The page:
Misplaced perceptions of risk: Young people and punishing decisions

Katherine Williams, Kevin Haines, Diana Johns

Research output: Chapter in Book/Report/Conference proceedingChapter


Risk assessment of young people who come into contact with the youth justice system is carried out using instruments based on a Risk, Need and Responsivity (RNR) model. In the UK, for example, youth offending teams use a tool called Asset (and more recently AssetPlus). A young person’s risk of reoffending is assessed by weighing up the factors in their life which are conducive to and protective against offending behaviour. This process is used to determine the correct ‘dose’ of intervention most likely to reduce the likelihood of further offending. Risk assessment, however, also takes place along a continuum, across a range of sites where young people come into contact with justice processes. This includes encounters with police, who make discretionary decisions whether or not to charge or pursue diversionary measures, and decisions made in court. This raises important questions, such as: on what basis are these decisions made? To what extent do these decisions involve the assessment of ‘risk’? And how is ‘risk’ assessed in these settings? In this paper we explore the ways young people’s ‘risk’ is constructed, and examine the implications of those constructions in terms of punishment decisions and outcomes. Building on the work of scholars in this field (e.g. Hannah-Moffatt, O’Malley, Haines & Case!) we will argue that the construction of young people’s risk involves a cumulative process of risk assessment that takes place in informal and often intuitive ways, yet which has tangible outcomes for young people that shape and determine ensuing outcomes. Young people are construed as ‘risky’ or ‘at risk’ (i.e. vulnerable) (Rose 2000; Armstrong 2004, 2006). Yet risk and vulnerability, despite their binary construction, very often share the same basis. Their potential for conflation suggests the need to examine more closely exactly what is being assessed, on what basis and by whom. Drawing on research on young people’s prolific offending in Wales we reflect on examples of disparity in decision making about young people’s ‘risk’ based on ill-founded (mis)perceptions of vulnerability, which have resulted in unfair and unequal outcomes for young people.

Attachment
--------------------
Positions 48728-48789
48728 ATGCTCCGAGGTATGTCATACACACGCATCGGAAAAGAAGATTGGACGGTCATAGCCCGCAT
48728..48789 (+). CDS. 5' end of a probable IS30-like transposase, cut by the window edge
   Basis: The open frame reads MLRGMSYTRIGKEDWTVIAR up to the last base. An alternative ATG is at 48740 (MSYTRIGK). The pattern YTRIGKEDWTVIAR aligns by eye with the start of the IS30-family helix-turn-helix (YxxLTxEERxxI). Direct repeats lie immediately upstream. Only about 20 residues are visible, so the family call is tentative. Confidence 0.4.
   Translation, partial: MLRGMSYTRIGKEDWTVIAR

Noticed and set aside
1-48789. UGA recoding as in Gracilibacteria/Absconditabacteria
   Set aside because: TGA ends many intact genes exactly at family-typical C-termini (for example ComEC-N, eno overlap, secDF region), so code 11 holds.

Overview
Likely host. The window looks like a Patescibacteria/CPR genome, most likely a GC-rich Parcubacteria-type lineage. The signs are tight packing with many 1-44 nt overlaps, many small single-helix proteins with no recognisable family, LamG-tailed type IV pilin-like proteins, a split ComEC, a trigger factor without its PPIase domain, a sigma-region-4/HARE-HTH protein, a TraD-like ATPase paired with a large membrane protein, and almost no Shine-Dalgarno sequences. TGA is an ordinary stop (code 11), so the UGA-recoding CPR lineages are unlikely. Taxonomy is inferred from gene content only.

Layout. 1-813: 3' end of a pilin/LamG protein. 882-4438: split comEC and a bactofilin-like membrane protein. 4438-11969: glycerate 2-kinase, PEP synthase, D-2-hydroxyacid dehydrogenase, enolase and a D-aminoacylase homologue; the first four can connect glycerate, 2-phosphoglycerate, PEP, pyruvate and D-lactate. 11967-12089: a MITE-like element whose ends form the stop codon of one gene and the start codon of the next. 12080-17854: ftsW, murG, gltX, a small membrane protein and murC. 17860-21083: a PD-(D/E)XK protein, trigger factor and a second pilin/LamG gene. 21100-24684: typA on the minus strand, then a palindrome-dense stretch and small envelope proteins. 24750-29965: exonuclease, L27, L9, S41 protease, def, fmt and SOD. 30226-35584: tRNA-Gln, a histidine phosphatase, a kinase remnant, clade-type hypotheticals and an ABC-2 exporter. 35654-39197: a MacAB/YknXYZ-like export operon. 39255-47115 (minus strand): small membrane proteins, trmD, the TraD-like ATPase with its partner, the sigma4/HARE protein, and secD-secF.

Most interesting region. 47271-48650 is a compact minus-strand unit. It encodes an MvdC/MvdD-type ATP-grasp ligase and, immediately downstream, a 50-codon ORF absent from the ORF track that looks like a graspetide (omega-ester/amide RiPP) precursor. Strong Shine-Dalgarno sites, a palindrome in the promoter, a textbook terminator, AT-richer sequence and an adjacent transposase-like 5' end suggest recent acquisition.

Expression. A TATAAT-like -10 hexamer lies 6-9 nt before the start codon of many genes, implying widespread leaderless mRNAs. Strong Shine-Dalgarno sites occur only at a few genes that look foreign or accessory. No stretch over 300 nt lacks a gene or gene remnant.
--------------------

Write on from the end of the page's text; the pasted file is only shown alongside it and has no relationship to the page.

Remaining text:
Original languageEnglish
Title of host publicationPunishment Decisions
Subtitle of host publicationLocations of Disparity
EditorsJeffry Ulmer, Mindy Engen
PublisherTaylor & Francis
ISBN (Print)9781138221475
Publication statusPublished - 30 Oct 2017


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